Five UK hospitals have started recruiting patients to the landmark MONARCH study which will assess the safety and efficacy of at-home self-testing for wet age-related macular degeneration (AMD).
This is the first time at-home eye tests have been trialed in the United Kingdom. It is hoped the study will drive significant financial and resource savings for the NHS.
Recruitment is underway at the Royal Victoria Hospital, Belfast; James Paget University Hospital, Great Yarmouth; Moorfields Eye Hospital, London; the Royal Liverpool & Broadgreen University Hospital; and University Hospital Southampton.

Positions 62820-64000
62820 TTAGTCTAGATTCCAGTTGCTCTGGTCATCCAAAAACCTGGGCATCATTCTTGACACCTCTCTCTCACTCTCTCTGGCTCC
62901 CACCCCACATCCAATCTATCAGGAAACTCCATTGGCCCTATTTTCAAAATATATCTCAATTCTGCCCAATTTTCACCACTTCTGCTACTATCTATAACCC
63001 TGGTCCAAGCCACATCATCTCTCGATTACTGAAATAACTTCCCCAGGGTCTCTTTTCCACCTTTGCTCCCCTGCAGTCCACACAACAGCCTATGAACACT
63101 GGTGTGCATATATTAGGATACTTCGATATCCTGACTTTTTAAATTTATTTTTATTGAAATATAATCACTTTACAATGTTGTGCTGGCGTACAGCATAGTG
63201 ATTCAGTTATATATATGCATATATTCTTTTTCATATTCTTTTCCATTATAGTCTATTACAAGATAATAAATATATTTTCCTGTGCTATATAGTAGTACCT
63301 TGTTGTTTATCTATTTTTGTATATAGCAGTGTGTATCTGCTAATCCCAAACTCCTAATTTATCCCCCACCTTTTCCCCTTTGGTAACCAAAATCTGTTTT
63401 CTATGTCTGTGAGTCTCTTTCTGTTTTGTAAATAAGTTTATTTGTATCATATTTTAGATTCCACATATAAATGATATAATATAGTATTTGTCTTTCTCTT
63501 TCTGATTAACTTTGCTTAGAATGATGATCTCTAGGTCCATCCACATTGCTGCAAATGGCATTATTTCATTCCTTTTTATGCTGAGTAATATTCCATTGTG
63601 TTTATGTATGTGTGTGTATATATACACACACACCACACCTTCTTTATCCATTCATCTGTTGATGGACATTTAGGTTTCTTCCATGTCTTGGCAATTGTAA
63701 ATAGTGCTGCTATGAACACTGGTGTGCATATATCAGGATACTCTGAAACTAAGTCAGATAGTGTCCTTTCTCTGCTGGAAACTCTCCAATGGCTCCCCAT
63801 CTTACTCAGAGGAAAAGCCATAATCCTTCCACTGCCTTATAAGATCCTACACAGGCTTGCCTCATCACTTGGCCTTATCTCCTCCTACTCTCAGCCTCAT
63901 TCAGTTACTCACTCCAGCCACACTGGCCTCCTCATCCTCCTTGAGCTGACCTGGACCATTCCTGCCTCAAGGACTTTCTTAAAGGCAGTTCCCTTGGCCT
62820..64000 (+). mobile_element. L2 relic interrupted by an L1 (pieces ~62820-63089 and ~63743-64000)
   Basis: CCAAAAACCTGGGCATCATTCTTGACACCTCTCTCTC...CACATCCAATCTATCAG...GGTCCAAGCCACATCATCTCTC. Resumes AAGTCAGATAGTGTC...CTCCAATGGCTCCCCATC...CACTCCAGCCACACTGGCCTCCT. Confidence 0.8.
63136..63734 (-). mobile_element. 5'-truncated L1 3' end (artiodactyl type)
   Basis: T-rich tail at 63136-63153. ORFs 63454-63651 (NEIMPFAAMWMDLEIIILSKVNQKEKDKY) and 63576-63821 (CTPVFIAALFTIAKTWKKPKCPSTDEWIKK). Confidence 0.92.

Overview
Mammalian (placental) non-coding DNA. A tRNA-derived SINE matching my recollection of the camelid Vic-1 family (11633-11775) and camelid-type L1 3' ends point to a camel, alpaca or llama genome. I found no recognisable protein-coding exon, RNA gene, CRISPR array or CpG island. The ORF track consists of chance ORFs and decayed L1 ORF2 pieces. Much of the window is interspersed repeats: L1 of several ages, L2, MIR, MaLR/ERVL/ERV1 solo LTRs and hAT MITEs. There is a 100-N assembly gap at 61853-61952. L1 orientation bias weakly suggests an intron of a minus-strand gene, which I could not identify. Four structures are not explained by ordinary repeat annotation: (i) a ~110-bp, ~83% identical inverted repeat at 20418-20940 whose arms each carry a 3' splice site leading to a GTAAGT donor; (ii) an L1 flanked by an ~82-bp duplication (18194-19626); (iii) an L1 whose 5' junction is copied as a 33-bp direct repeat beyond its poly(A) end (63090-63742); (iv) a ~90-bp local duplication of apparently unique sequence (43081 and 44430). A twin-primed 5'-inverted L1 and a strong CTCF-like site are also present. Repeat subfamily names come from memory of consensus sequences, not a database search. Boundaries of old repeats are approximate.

The study aims to recruit 400 participants who will be provided with 3 different eye tests to carry out at home, comprising a paper-based booklet of reading tests and 2 apps that run on an iPod touch. Patients will be provided with equipment and support to do the 3 home eye tests weekly over a period of 1 to 2 years. Participants will attend their normal hospital check-up appointments, and the results of clinic tests will be compared with the results from the home eye tests.
Dr. Ruth Hogg from the Centre of Public Health at Queen's University Belfast and Co-Chief Investigator of the MONARCH study explained: "Injections for AMD have been very successful, with about half of patients retaining vision sufficiently good for driving. However, the burden on the NHS and patients has been considerable due to the need for frequent injections and intensive monitoring throughout the follow-up period."
"We urgently need to rethink how services are offered as the current setup is not sustainable,” she said.